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  • New Ultrathin Solar Blind EUV Imager
Dec 2010
SAN FRANCISCO, Dec. 14, 2010 — At the International Electron Devices Meeting this week, the Interuniversity Microelectronics Centre (IMEC) presented an ultrathin hybrid AlGaN-on-silicon extreme ultraviolet (EUV) imager with a 10-µm pixel-to-pixel pitch. The wide-bandgap AlGaN provides insensitivity to visible wavelengths and enhanced UV radiation hardness compared to silicon. Backside illumination in a hybrid design was used to achieve the very small pitch. The novel imager shows an excellent detection down to a wavelength of 1 nm.

Ultraviolet detection is of particular interest for solar science, EUV microscopy and advanced EUV lithography tools. Sensors using wide-bandgap materials overcome the drawbacks of silicon-based sensors such as their sensitivity to UV radiation damage and the need for filters to block the unnecessary visible and infrared radiation.

IMEC’S backside-illuminated EUV imager is based on a state-of-the-art hybrid design integrating an AlGaN sensor on a silicon readout chip. A submicron-thick AlGaN layer was grown on a Si(111) wafer using molecular beam epitaxy and a focal plane array of 256 × 256 pixels with a 10-μm pitch was processed. Each pixel contains a Schottky diode optimized for backside illumination. A custom read-out chip, based on capacitance transimpedance amplifiers, was fabricated in 0.35-µm CMOS technology. The AlGaN wafer and read-out chip were postprocessed with indium solder bumps also with 10-µm pitch, achieving excellent uniformity. The focal plane array and read-out chip were assembled using flip-chip bonding and subsequently the silicon substrate was locally removed to enable backside illumination of the active AlGaN layer. Finally, the imager was packaged and wire-bonded.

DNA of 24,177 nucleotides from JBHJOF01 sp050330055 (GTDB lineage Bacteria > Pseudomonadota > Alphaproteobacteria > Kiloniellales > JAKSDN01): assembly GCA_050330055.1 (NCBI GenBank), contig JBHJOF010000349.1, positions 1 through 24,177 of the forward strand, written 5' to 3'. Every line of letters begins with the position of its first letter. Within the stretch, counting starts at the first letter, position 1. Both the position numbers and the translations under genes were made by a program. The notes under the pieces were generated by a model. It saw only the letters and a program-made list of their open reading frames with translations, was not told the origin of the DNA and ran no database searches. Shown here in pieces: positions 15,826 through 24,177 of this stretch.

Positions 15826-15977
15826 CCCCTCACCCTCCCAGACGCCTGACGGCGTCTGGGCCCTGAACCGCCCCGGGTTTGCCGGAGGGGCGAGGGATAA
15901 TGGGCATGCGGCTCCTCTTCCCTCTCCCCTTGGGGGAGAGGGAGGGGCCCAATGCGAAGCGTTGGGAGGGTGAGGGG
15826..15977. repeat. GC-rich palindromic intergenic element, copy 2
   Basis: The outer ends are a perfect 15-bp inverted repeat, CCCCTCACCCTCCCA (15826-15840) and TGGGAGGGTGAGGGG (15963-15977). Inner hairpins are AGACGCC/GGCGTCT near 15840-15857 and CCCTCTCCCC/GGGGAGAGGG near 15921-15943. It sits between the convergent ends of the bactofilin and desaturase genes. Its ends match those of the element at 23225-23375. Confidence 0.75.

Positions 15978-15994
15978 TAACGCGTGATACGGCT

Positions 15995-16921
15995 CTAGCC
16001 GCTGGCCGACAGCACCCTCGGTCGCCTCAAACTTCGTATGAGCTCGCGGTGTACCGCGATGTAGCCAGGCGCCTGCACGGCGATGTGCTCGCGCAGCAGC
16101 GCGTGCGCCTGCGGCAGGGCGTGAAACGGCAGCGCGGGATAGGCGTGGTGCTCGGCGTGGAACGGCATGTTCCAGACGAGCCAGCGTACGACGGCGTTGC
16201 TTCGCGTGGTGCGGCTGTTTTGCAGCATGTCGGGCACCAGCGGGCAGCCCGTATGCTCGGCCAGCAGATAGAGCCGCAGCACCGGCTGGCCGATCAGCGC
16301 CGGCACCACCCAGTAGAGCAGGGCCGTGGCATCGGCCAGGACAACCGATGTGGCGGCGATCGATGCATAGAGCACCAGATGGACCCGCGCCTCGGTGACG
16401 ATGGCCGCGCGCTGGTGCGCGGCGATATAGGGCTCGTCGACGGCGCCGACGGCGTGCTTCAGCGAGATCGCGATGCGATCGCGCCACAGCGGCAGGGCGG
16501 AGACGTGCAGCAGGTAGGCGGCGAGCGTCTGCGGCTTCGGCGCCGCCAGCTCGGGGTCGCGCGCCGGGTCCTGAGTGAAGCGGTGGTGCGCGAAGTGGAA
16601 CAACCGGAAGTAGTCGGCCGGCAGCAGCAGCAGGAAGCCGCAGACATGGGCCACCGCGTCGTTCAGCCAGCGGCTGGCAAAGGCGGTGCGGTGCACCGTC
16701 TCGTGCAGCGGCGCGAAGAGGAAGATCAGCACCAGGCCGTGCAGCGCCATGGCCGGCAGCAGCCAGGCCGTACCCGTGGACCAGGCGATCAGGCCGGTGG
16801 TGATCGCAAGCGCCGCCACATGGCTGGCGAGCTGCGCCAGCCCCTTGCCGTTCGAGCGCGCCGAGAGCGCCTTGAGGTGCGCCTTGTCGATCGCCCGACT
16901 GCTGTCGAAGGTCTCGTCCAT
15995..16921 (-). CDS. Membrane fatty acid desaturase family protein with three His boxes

These results were obtained in collaboration with Centre de Recherche sur l'Hétéro-Epitaxie et ses Applications/Centre National de la Recherche Scientifique (CRHEA/CNRS) of France and the Royal Observatory of Belgium in the framework of the BOLD project of the European Space Agency.

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In a semiconductor material, the minimum energy necessary for an electron to transfer from the valence band into the conduction band, where it moves more freely.
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